‘As you were’

The Panama story fires people’s imagination more than Manuel Mallia’s appointment as minister of competitiveness. It could well be that Joseph Muscat did not realise as much

Muscat’s decision to retain Mizzi and Schembri shows a worrying disregard for the views of the very same people who in 2013 gave him a convincing win
Muscat’s decision to retain Mizzi and Schembri shows a worrying disregard for the views of the very same people who in 2013 gave him a convincing win

The Cabinet decision announced last Thursday is the beginning of the end of Joseph Muscat’s hold on the popular vote.

Just as happened with the Gonzi administration, the unofficial opposition run by the man in the street will prove more lethal than the official opposition. The ordinary citizen feels short-changed. Indeed many have commented that if Muscat had made no Cabinet reshuffle, he would have come across as more honest than he did with a Cabinet reshuffle that effectively orders his ministers: ‘As you were!’.

The reasoning behind this is obvious. If Muscat feels that Konrad Mizzi has done nothing wrong, he should have left him in his ministerial position. If, on the other hand, he felt that Mizzi’s position was untenable, he should have kicked him out of the Cabinet. What Muscat did is neither one nor the other: just a cosmetic punishment that is hardly a slap on the wrist for Konrad Mizzi.

Instead of eliminating once and for all the perception that he is in cahoots with Mizzi and Keith Schembri (who was left untouched), Muscat’s non-decision strengthened it. I am not saying that this is the truth, of course. In politics, the truth always plays second fiddle to perception and the game is one of perceptions more than anything else.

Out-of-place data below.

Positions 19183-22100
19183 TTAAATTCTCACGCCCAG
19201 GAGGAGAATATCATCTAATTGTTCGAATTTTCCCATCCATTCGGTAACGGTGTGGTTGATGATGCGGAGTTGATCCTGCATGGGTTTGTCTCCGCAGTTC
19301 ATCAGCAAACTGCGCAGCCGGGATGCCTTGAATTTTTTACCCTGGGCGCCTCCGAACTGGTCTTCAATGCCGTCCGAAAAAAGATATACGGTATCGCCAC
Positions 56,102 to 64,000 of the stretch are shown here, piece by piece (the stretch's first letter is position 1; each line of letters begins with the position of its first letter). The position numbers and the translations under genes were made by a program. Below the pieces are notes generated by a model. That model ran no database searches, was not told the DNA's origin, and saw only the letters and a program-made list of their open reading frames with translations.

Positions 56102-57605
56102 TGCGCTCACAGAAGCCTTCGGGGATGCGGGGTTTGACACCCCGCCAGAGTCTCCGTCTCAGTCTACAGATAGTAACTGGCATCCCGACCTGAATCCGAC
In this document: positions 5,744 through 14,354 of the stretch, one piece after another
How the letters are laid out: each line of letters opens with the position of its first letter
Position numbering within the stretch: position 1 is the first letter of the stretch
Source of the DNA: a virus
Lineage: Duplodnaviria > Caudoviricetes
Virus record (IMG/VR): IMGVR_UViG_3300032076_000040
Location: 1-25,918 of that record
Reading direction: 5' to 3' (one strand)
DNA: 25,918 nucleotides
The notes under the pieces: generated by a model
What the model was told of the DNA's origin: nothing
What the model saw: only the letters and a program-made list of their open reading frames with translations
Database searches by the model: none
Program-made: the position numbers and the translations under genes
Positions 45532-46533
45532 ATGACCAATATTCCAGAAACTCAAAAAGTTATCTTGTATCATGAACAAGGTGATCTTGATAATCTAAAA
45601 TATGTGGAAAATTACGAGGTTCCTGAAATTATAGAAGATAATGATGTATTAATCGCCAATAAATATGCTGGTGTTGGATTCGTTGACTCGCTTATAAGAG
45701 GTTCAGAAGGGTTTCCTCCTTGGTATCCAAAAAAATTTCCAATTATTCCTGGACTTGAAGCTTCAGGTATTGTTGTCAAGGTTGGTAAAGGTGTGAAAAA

This time Muscat has come across as if he could not wriggle out of a tight corner and that is the sort of situation that fires people’s imagination and their perception of the guy. I dare say that had he declared that he believed Konrad Mizzi did nothing wrong and made no reshuffle, Muscat’s standing with the public would have fared better than it has with this sham reshuffle.

I have met avid Labour supporters who have felt insulted with this strange Muscat move, asking whether Muscat thinks everybody is an idiot.

I cannot fathom how Joseph Muscat, who usually gets his PR right, did not realise that this will be the obvious reaction to his ‘reshuffle’. And this is not just the reaction of some fanatic PN supporter. It is a reaction across the board. Everybody has at least a modicum of intelligence that has felt slighted with Muscat’s move.

The move includes also the return of Manwel Mallia into the Cabinet. Manwel made an interesting speech at the recent Labour Party General Conference: he practically admitted that his experience as a criminal lawyer – where truth must be established beyond reasonable doubt – did not prepare him well for politics – where truth is irrelevant and perception is the name of the game. Hearing him, I sensed that Mallia’s speech was tantamount to admitting he had been politically naive and a plea to be given another chance.